The puma, known as the cougar in North America, has been declared extinct in the eastern US. Three quarters of the world's big carnivores - including lions, wolves and bears - are in decline. Photo: William Ripple

By Matt McGrath, Environment correspondent
9 January 2014 

(BBC News) – Three quarters of the world's big carnivores - including lions, wolves and bears - are in decline, says a new study.

A majority now occupy less than half their former ranges according to data published in the journal, Science.

The loss of this habitat and prey and persecution by humans has created global hotspots of decline.

The researchers say the loss of these species could be extremely damaging for ecosystems the world over.

The authors say that in the developed world, most carnivorous animals have already succumbed to extinction.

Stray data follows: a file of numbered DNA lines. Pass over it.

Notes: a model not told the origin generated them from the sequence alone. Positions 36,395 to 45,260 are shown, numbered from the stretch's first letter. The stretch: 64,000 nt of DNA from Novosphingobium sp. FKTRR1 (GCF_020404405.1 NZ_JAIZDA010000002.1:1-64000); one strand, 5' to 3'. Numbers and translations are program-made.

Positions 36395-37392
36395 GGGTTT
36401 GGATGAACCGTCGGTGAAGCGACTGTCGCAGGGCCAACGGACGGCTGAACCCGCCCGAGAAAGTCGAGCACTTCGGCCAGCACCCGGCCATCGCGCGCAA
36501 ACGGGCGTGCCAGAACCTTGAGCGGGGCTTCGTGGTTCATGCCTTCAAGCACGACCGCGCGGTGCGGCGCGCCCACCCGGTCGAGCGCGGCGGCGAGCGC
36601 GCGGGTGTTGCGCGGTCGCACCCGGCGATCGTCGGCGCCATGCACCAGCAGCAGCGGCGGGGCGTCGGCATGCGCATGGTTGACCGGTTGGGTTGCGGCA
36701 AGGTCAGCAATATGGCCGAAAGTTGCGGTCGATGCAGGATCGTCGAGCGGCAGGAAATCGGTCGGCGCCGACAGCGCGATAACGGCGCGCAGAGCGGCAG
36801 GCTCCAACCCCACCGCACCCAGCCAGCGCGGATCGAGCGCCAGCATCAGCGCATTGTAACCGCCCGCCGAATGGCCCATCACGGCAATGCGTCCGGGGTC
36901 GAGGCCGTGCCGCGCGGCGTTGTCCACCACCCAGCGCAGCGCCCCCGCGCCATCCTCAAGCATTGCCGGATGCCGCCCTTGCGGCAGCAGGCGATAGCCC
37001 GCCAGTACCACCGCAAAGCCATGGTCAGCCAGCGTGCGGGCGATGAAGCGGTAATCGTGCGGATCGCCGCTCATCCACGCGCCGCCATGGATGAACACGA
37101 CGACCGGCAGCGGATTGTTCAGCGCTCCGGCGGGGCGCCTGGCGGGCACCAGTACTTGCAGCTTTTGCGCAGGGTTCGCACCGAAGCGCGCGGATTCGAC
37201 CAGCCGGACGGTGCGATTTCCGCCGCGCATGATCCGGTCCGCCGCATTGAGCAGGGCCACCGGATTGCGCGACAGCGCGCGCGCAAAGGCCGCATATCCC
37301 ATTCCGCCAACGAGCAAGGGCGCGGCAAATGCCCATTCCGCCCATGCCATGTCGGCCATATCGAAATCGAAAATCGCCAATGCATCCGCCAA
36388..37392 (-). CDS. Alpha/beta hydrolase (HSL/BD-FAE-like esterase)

When they looked at 31 big meat eaters, they found that they were under increasing pressure in the Amazon, South East Asia, southern and East Africa.

"Globally, we are losing our large carnivores," said lead author Prof William Ripple from Oregon State University.

"Their ranges are collapsing. Many of these animals are at risk of extinction, either locally or globally." [more]

More than three quarters of large carnivores now in decline

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